One of my favorite dividend growth stocks has been Coca-Cola (KO). I have been recommending them for the last three years as a solid edition to retirement portfolios. Coke has had an incredible run over the past year with its stock price up 23%. Over the past two years it is up 40%.
The jump in the stock price is the good news. But for many long-term dividend investors, this is a serious issue for either reinvesting dividends or buying Coke for the first time. Because of the run-up in the stock price, the dividend yield has fallen from 3.1% a year ago to only 2.5% today.
Because of the serious decline in the dividend yield I want to analyze what investors can expect going forward in terms of the dividends contributing to overall total returns.
The Coca-Cola Company, a beverage company, engages in the manufacture, marketing, and sale of nonalcoholic beverages worldwide. The company primarily offers sparkling beverages and still beverages. Its sparkling beverages include nonalcoholic ready-to-drink beverages with carbonation, such as carbonated energy drinks, and carbonated waters and flavored waters. The company's still beverages comprise nonalcoholic beverages without carbonation, such as noncarbonated waters, flavored waters and enhanced waters, noncarbonated energy drinks, juices and juice drinks, ready-to-drink teas and coffees, and sports drinks
*Profile taken from Yahoo Finance.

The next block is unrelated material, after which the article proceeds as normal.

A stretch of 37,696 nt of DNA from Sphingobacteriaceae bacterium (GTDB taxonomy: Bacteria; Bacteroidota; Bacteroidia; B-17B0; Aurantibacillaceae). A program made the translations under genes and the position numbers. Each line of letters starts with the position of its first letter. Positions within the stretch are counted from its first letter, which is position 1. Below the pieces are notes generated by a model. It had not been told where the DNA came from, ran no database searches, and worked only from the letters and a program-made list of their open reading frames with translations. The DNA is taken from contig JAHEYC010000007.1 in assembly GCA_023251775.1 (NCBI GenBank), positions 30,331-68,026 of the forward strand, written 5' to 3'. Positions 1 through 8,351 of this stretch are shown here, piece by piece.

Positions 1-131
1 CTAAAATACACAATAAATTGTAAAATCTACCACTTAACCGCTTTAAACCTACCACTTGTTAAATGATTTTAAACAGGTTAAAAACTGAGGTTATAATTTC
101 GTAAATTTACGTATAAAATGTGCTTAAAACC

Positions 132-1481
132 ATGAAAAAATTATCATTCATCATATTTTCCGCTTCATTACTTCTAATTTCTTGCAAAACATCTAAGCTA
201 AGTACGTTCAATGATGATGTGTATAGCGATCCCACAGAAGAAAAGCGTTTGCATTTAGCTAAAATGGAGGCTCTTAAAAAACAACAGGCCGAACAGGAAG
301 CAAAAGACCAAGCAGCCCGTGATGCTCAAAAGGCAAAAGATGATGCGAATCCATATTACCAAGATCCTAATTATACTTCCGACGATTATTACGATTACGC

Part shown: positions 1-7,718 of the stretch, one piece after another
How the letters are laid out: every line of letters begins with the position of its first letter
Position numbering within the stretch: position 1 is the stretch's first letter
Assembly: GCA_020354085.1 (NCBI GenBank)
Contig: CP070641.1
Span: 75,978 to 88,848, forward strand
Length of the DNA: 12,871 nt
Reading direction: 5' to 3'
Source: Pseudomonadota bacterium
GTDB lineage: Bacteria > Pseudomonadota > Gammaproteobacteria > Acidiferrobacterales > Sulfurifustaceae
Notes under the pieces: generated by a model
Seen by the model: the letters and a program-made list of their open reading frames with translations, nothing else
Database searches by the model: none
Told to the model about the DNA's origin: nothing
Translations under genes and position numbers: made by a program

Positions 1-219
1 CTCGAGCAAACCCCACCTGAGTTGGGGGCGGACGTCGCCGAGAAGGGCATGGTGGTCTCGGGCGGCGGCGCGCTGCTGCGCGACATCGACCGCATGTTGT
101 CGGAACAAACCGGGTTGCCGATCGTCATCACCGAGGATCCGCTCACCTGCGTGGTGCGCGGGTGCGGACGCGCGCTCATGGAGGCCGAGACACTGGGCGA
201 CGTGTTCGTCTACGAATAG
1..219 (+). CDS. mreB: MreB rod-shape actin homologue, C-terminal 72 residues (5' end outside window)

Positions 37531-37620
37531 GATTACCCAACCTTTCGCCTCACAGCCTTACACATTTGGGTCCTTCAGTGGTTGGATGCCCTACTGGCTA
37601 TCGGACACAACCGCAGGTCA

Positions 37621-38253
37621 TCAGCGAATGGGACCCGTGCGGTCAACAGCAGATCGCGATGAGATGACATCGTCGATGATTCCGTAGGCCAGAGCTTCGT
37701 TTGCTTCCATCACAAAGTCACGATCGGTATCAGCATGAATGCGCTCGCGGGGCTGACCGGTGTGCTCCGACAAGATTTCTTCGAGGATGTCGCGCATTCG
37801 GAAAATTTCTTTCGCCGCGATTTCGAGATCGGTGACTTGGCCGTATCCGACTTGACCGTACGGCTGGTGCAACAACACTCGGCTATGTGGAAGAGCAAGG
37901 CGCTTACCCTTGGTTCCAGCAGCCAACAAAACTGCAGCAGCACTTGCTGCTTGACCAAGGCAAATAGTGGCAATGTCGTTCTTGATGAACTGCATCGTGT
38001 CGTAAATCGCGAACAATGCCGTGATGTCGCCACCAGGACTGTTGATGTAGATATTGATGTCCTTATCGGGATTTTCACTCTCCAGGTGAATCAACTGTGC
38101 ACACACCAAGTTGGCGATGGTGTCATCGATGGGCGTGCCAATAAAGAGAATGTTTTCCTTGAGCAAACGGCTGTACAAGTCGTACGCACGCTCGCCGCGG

1 Yr Div
Annualized 5 Yr Div
Debt to Equity
Although the dividend yield isn’t impressive at 2.5%, the growth rate of Coke's dividend has been impressive over the past five years. It's important to analyze scenarios for such a company where we look at both the dividend yield and growing dividends. I ran the following scenario on our publicly available calculator called Total Returns- Dividends Vs. Price Appreciation. If we buy 1,000 shares today, apply the one year dividend growth rate of 8.5% over the next 10 years, reinvest dividends, and assume the price of the stock does not change, we get the following:
The annual total return we can expect if the stock price doesn't move over the next 10 years is 3.6%. This is not an overwhelming return to say the least. It does not even beat today's inflation rate.
I believe that given the large decline in Coca-Cola's dividend yield, there are better alternatives out there today for dividend-growth investors. One of these is Procter & Gamble (PG). I found that if PG's dividend growth continues at its recent one year pace, it will return 4.8% per year even if the stock price doesn't budge. If we analyze Microsoft (MSFT) the same way, it will return 4.9% per year.
Coca-Cola had a great run and I loved having it in my retirement portfolio. But it is now time to look for better long-term investments until the dividend yield increases substantially.